Doing the Rings -> 258 - Off-Road Forums & Discussion Groups
Jeep-Short Wheelbase All discussion of short wheelbase Jeeps: CJ, TJ, YJ and JK

 
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post #1 of (permalink) Old 05-15-2001, 03:33 PM
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Doing the Rings -> 258

Has anyone done a right up on replacing the rings on my 258? I've never taken on such a project. My babys sick and she's getting worse

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post #2 of (permalink) Old 05-15-2001, 03:55 PM
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Re: Doing the Rings -> 258

Just doing rings on a worn out motor is a band aid fix that isn't going to get you anywhere. Do it right and rebuild it. If you do most of the work yourself except for the machine work, you should be able to do it for under a grand, we just did mine last Sept. and even with extras it was right around a grand.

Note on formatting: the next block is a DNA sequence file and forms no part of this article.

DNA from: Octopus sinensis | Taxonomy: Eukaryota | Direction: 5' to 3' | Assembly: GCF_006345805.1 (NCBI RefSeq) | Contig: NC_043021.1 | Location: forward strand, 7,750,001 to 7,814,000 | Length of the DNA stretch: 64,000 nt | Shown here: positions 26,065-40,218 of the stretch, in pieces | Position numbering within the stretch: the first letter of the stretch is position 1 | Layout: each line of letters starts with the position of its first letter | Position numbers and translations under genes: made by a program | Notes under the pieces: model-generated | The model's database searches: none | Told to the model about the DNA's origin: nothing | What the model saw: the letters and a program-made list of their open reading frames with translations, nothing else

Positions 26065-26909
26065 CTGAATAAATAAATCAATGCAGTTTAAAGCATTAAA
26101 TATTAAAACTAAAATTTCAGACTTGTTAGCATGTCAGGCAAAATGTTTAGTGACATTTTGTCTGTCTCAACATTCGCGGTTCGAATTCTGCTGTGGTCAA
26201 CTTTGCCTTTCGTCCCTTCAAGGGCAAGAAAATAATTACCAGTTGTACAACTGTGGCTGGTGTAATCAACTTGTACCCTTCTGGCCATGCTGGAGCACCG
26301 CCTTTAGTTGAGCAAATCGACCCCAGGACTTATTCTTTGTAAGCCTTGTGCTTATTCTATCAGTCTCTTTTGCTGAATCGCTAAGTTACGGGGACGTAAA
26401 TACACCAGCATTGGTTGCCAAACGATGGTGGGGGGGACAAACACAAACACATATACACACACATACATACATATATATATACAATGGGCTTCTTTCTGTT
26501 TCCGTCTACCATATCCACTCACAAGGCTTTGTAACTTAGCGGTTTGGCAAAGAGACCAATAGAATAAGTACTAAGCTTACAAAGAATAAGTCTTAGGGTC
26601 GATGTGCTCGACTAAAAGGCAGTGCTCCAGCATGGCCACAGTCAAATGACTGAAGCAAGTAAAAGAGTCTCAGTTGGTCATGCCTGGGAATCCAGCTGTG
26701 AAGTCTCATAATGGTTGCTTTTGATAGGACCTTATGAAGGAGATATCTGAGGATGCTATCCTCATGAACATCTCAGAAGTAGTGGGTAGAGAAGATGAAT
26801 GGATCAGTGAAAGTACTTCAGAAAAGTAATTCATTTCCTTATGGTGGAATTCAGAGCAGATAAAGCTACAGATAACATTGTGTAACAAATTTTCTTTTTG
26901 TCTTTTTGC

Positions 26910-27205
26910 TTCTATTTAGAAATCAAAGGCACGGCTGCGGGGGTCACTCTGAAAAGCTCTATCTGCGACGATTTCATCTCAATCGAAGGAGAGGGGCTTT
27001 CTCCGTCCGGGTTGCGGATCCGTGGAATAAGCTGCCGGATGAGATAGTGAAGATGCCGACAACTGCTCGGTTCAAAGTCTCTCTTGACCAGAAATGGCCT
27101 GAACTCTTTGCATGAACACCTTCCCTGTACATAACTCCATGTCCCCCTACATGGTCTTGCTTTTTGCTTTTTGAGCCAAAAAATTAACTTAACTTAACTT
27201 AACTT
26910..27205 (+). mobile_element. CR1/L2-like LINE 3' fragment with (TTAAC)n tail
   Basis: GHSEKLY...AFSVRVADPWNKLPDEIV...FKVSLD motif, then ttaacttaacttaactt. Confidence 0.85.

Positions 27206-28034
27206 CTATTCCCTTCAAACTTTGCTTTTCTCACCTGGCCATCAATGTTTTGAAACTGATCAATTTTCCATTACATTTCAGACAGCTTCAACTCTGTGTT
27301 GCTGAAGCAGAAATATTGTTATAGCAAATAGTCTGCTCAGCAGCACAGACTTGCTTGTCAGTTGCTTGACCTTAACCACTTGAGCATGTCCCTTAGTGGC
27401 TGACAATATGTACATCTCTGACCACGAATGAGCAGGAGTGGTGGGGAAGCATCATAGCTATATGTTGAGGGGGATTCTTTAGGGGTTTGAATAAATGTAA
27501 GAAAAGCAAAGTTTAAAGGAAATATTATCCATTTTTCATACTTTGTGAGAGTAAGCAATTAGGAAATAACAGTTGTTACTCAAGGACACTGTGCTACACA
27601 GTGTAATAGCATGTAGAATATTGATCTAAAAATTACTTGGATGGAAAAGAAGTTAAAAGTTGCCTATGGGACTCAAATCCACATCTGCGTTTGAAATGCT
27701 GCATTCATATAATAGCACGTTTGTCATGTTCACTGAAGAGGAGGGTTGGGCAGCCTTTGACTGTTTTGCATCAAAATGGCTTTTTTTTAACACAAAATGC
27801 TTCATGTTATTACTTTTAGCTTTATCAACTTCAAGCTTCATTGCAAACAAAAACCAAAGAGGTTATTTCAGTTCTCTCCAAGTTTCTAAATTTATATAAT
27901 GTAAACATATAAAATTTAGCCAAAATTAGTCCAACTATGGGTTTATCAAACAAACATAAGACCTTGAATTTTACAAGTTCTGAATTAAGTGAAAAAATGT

Brad
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post #3 of (permalink) Old 05-15-2001, 04:01 PM
 
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Re: Doing the Rings -> 258

The job itself is not extremely difficult, and will bring a new long life if done correctly. i am almost done rebuilding my 304, and so far so good. i highly recommend getting a hold of a Jeep service manual for your model and taking it slow. If you have any about questions about parts or precedures get in touch with me. Also, be sure its the rings before you get started. How many miles on the engine? Have someone correctly perform a cylinder leak-down pressure test, definitely worth the time or money, you should hear ring blow by coming through the valve cover with the oil filler cap removed. Godd luck, Scott

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post #4 of (permalink) Old 05-15-2001, 04:04 PM
 
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Re: Doing the Rings -> 258

Brad's warning is dead on! New rings do not equal new engine, the correct rebuild takes time and money, but should end up being well worth it.

Scott

My Rides
1979 CJ: 304, 3spd, tires, rust, miles